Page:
European Uber rival Bolt says it isn't laying off staff despite the impact of the coronavirus pandemic, highlighting a different direction to ride-hailing giants stateside.
The Estonia-based firm has, like other players, been harshly hit by coronavirus lockdowns across Europe, with sales plummeting 75% in mid-March compared to average revenues in February. The company says bookings in Slovakia collapsed 100% after the country banned taxi services in March. The ban has since been lifted.
That mirrors a similar trend affecting competitors. Uber's ride-hailing business suffered an 80% year-on-year drop in bookings in April, while Lyft experienced a 75% fall in rides that month. Both companies have taken deep cost-cutting measures, with Uber laying off 3,700 workers and Lyft letting go 982 employees.
Markus Villig, Bolt's CEO and co-founder, said the firm has been more frugal than some of its competitors, and therefore hasn't had to make any layoffs. Bolt is one of Uber's main challengers in Europe — others include BlaBlaCar and Kapten.
"Luckily we come from a background of being very frugal from the get go," Villig told CNBC said in an interview last week. "Our approach has always been to build a lean, cost-efficient organization."
The company says it has furloughed some contractors for a "limited" amount of time but expects them to return to work once the business recovers. According to its LinkedIn page, Bolt employs around 1,400 people globally.
Bolt, which rebranded from Taxify last year, has increased investing into segments such as scooter-sharing and food delivery. It recently unveiled a new electric scooter and announced an expansion of the service into 45 more cities. Villig said the strategy was working in Bolt's favor as lockdown restrictions are preventing people from being able to move around freely.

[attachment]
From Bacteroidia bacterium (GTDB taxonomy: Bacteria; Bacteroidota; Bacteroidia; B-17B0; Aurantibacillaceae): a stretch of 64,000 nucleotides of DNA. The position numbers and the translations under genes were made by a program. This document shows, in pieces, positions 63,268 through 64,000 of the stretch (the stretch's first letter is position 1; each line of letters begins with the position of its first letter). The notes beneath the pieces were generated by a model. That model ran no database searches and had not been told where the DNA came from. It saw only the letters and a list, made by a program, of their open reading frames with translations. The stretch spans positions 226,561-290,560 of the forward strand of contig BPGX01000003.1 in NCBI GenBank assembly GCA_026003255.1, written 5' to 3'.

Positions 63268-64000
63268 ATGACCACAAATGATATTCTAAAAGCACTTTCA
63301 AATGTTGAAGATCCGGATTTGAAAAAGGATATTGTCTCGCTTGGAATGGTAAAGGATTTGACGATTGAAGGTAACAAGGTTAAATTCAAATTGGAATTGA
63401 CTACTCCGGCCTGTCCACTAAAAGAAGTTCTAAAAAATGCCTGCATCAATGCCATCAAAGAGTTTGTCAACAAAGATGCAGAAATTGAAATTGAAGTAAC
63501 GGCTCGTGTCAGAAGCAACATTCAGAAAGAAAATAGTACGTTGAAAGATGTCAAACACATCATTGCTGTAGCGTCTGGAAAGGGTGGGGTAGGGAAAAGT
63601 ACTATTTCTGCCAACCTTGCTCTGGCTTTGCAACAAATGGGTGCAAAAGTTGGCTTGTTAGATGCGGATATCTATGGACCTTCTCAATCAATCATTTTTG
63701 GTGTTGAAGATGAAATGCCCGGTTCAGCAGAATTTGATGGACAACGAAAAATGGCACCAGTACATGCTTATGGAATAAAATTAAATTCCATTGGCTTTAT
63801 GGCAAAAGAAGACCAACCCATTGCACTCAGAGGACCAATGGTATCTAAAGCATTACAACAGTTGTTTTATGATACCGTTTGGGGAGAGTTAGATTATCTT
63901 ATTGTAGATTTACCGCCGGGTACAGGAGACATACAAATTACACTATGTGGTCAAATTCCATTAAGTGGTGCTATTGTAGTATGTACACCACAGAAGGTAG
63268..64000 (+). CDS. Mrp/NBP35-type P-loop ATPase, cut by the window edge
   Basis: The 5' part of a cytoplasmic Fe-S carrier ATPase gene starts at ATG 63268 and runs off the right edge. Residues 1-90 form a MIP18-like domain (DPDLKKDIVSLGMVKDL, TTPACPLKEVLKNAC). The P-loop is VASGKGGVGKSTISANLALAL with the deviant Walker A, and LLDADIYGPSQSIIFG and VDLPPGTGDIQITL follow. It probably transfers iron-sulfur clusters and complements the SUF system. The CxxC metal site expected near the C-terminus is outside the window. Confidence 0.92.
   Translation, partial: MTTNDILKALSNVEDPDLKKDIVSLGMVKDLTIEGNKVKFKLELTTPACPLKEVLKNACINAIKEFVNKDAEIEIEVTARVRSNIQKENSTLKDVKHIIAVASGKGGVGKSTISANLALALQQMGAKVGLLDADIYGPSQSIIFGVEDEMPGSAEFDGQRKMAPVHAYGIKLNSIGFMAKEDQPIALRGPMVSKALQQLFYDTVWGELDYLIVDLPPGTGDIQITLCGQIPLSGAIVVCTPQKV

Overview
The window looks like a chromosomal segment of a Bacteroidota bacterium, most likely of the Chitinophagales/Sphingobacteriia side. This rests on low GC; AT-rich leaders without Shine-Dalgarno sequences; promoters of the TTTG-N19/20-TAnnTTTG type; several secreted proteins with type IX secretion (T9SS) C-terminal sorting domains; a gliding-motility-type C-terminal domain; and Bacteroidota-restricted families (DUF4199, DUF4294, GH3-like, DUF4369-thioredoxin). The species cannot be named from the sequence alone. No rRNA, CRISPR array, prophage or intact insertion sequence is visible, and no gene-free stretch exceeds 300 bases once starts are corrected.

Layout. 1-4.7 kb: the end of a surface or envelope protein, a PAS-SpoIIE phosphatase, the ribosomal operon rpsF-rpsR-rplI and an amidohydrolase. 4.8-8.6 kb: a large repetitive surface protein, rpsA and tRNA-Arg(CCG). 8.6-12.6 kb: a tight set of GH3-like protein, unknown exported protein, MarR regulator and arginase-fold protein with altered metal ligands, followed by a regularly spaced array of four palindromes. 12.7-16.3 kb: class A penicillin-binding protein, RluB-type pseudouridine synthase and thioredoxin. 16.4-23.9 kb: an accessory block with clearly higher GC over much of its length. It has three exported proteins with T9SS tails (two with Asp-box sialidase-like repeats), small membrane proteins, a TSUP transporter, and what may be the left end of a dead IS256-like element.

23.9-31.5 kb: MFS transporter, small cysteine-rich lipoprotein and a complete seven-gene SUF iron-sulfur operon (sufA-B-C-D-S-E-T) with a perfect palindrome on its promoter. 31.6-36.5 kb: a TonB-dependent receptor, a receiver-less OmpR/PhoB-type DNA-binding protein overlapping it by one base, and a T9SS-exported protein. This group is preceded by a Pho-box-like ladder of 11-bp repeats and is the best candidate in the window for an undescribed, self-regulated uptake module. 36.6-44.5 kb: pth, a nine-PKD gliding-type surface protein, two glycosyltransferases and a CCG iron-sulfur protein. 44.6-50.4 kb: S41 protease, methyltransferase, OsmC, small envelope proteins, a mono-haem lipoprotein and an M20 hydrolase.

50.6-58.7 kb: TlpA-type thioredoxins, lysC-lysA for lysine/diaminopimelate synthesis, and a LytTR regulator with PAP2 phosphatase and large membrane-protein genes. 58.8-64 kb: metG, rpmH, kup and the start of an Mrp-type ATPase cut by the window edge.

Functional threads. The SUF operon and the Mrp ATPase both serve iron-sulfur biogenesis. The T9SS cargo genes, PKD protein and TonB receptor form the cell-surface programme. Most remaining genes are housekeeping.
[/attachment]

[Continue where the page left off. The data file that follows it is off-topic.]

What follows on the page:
"We're not looking at doing any layoffs," he said. "The focus is on adjusting the business from ride-hailing to now work with scooters and food, in these times when people are just not able to move or don't prefer ride-hailing."
Still, scooter-sharing has proven to be a tough business to sell to consumers during a pandemic. U.S. start-ups Bird and Lime have had to make job cuts in recent weeks, while Lime also got a funding boost from Uber and other investors to help it survive the pandemic. Villig admitted the margins from scooters are "tiny," but added that he believes it's a "great complimentary service" to taxi hailing.
While he couldn't rule out the possibility of layoffs further down the line, Bolt's chief said he's relatively optimistic about the outlook for ride-sharing as several European countries are gradually lifting their lockdowns. Germany, France and Italy are among the nations that have already begun a gradual reopening of their economies, while the U.K. has outlined its plan to ease lockdown measures.
The company told CNBC in December that it had broken even or reached profitability in two-thirds of the markets it operates in. But, the pandemic has resulted in a "big reset" for transportation start-ups, according to Bolt's CEO.
"It's hard to expect what's going to happen in the next six months, but we were clearly on a path to be fully profitable earlier this year, and we will now continue on that," he said. The group lost 61 million euros ($66 million) on revenues of about 80 million euros in 2018.
After securing 50 million euros in debt financing from the European Investment Bank, Bolt is now aiming to raise another round of funds later this year. Villig said the firm is "constantly" talking with its investors — which include German automaker Daimler and Chinese ride-hailer Didi Chuxing — but added that Covid-19 has pushed back its fundraising efforts. The company was last valued by investors at $1 billion, giving it "unicorn" status.